AIM: To perform a clinical trial of selegiline in 25 patients
with chronic fatigue syndrome (CFS) where patients were told
they would receive placebo or active agent at different times
during the 6-week trial. We chose selegiline, a specific
monoamine oxidase (MAO) B receptor inhibitor, because a prior
trial of lowdose phenelzine, a nonspecific MAO inhibitor,
showed a small but significant therapeutic effect.
Questionnaires comprised of 19 tests of mood, fatigue,
functional status and symptom severity were collected at the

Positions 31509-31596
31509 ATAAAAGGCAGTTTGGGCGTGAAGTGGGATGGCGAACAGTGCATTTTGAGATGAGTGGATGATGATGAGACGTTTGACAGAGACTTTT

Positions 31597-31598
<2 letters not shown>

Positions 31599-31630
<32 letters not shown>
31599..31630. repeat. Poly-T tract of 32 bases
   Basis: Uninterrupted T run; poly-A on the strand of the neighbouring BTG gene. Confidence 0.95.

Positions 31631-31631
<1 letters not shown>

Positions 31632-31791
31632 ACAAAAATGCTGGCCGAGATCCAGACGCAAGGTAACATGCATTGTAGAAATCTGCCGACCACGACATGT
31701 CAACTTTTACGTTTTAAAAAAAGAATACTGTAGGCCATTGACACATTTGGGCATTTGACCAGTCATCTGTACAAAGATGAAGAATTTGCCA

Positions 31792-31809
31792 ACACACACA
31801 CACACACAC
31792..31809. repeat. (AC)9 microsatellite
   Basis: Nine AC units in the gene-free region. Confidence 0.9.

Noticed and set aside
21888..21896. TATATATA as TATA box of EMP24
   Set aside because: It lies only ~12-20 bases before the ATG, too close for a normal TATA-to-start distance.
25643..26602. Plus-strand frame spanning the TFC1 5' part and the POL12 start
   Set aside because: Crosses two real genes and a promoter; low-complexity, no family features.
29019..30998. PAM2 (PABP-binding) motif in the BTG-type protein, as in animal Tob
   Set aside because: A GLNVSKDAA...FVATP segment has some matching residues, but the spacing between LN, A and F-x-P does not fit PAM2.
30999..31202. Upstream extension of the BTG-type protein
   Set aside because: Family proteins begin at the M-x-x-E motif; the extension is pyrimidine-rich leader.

start and end of the trial as well as 2 weeks after its start.
The trial was done in three 2-week blocks: in the first, 2
placebo pills were given per day; in the next, one 5-mg tablet
of agent and one placebo were given per day, and in the last,
a 5-mg tablet of agent was given twice a day. The plan was to
compare the changes in the 19 tests during the placebo phase
to those found in the active treatment phase in 19 patients
completing the trial.
FINDINGS: Significant improvement in 3
variables- tension/anxiety, vigor and sexual relations-was
found. A significant pattern of improvement compared to
worsening was found for the 19 self- report vehicles during
active treatment as compared with placebo treatment. Evidence
for an antidepressant effect of the drug was not found.
CONCLUSIONS: Selegiline has a small but significant
therapeutic effect in CFS which appears independent of an